So let us set aside saving anything for the moment, many Americans are only having enough to service the current debt they have.  And if they try to save, they get rates that are equivalent to stuffing money into the mattress.  The only option that even comes close to competing with credit card rates is the stock market but that is one giant casino.

Or take a look at I-Bonds from the U.S. Treasury.  These seemed to be a safe place but not so:

Since I-Bonds started, they were meant to pay savers a guaranteed amount bi-annually based on current inflation rates.  The bond would never go below zero percent even in a moment of deflation.  Now, no one ever expected this to hit when it started in 1998 but we hit that in May of 2009 when we did experience deflation.  So for six months, I-Bond holders were receiving 0.00%.  These are the ways the system punish savers even who are looking for “safe” 5 percent returns.

There is a reason why banks are making billions of dollars even in this economy with record unemployment.  They are the new landlords of the nation.

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8 Comments on this post


  1. Missing Point said:

    I think you are missing the point.

    In a deflationary environment keeping your principal is great. When you are earning 6% or 15% in a bank account that means inflation is going strong and your likely just staying even.

    If we continue to see deflation banks may start charging for us to use there services instead of offering it for free and paying us interest. Japanese banks have been charging for years because of there deflationary problems.

    March 17th, 2010 at 10:03 pm
  2. 3rd_worlder said:

    You forgot to mention discount stock brokers. Fidelity, for example offers 4 1/2% interest for just parking money, plus any investment imaginable under the sun. Others that offer similar services are Scott Trade, E-Trade, Ameritrade, just to name a few.

    March 18th, 2010 at 2:58 am
  3. mmmmm said:

    even with such great profits for the banks why are the share prices like 80 percent down but up 60 percebt from the bottom…, note a 60 percent growth that is not being counted as overheated enough to raise interest rates, note that investing with government has lost purchace power for many, many years admidst their mandate to balance the value of the dollar………… change in sight in this manipulations..

    March 18th, 2010 at 8:37 am
  4. TobyBo said:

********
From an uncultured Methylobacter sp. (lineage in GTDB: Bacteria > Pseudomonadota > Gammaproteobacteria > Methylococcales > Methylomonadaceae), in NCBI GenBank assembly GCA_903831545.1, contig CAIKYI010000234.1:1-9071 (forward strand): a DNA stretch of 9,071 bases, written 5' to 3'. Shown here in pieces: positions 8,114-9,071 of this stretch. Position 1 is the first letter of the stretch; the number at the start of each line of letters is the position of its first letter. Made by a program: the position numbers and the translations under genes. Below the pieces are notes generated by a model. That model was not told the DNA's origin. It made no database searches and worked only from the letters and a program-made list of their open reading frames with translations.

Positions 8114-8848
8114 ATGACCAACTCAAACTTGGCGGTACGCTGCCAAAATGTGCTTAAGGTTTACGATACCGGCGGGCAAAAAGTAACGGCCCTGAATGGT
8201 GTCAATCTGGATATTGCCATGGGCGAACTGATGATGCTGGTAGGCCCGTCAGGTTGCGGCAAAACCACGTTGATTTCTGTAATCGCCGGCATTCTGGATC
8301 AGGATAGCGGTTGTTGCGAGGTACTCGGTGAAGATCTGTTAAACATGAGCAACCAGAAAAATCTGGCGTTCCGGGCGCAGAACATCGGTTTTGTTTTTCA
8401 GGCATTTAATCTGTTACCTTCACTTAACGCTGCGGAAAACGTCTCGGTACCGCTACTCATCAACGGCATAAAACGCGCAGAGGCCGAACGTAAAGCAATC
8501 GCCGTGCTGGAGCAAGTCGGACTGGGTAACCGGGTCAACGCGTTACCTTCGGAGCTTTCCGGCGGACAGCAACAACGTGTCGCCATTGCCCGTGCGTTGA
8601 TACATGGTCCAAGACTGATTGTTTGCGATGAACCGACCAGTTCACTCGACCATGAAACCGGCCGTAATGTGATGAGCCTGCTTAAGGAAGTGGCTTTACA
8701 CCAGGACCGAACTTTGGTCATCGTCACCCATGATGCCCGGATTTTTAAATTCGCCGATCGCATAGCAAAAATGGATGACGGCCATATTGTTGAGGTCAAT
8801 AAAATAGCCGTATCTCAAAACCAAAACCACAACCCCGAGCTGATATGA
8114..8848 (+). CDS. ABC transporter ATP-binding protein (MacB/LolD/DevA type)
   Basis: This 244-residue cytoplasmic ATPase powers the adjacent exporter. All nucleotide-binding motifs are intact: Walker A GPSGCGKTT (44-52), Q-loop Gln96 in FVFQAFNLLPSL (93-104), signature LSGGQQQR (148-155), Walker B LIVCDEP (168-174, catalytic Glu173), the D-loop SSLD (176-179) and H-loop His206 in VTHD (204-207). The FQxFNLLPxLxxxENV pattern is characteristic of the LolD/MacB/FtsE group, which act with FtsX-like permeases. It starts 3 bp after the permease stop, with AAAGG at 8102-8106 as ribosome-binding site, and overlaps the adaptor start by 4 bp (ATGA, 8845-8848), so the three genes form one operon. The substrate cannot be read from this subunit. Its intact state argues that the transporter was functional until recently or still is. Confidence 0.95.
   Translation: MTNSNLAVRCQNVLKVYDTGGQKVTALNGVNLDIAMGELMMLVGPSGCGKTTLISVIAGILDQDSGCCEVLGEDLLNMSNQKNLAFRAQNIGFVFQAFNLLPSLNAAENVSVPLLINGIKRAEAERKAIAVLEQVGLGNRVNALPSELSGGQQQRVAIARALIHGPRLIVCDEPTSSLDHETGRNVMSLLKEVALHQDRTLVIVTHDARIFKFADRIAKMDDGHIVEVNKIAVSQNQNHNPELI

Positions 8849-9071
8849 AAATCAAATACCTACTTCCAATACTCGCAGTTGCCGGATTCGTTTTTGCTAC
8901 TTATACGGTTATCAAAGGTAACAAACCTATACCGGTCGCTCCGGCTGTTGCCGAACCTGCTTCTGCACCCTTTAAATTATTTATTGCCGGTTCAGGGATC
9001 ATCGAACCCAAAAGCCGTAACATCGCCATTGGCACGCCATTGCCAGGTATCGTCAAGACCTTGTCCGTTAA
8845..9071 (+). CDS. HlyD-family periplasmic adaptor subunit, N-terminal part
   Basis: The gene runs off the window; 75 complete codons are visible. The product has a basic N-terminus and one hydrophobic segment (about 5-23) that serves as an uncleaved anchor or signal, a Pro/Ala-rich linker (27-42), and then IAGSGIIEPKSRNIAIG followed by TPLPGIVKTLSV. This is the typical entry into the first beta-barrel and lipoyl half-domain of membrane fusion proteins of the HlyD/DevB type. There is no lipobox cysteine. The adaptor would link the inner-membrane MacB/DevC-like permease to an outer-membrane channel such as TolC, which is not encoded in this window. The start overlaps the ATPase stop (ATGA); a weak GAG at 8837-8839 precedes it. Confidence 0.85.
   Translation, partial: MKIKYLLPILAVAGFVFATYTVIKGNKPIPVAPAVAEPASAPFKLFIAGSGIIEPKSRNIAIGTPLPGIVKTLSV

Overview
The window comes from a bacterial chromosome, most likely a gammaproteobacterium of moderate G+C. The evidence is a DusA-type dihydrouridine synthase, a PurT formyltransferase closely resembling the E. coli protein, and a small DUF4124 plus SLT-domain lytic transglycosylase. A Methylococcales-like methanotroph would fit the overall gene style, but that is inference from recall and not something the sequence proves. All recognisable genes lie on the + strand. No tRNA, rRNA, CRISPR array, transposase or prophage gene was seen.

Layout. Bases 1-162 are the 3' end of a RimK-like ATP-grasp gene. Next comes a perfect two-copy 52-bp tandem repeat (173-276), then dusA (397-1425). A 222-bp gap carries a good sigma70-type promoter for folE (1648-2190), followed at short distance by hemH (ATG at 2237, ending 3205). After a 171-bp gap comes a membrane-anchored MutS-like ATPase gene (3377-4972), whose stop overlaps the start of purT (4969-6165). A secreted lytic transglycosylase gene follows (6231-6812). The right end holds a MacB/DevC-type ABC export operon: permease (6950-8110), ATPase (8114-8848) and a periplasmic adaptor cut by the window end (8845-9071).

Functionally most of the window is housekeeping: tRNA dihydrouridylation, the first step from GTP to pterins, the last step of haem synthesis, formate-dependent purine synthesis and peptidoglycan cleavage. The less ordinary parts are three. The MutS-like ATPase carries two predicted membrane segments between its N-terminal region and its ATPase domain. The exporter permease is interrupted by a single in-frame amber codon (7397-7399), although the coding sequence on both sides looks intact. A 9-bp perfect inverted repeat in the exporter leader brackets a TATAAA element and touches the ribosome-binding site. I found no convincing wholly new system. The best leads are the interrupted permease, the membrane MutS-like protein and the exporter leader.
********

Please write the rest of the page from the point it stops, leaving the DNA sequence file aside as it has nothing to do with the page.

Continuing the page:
Some I-Bond holders could have made a return after the “deflation” rate was combined with the base rate.There were I-Bonds issued with a positive 3.60% base rate that would “overpower” the negative 2.78% deflation rate-woot!

    America will not default on external debt but will default on internal debt like social security and savings bonds.Obama is dancing on the deck of the pirate ship in his ballet slippers while around him pirate mayhem continues.

    March 18th, 2010 at 4:38 pm
  5. TobyBo said:

    The deflation rate is semiannual while the base rate is annual so my math was wrong.The average guy is a zero to the elites so why not make that figure exact to two decimal places.

    March 18th, 2010 at 5:18 pm
  6. maguro said:


    Preserving wealth is one thing, but the bigger problem is avoiding a return to feudalism. That’s what the economic royalists want, and who can blame them? If the masses can’t stand up for themselves, don’t they deserve what they get?

    3rd World,

    How safe is money at a broker?


    Here in Japan, I haven’t heard of anyone paying to put money in the bank. It’s certainly the case that you get nothing on your money, but people would just keep their money as cash if they had to pay to put it in the bank. Large sums of cash are still fairly normal here.

    You are also ignoring the spread. If deflation is so strong, why have the banks been charging rates that were considered criminal in the Western world until recently?

    March 18th, 2010 at 7:10 pm
  7. money_market said:

    3rd_worlder, the Fidelity Money Market fund current 7 day yield is 0.01%. A few years ago you could have gotten 4.5%, but not now.

    March 19th, 2010 at 8:25 pm
  8. Bleep said:

    Rational investors (and there still are a few) will refuse to pay 22% interest. Over time, the rates the big banks can demand will drop. The banks are currently charging these rates to alter their balance sheets and return to a low risk environment.

    March 20th, 2010 at 6:37 am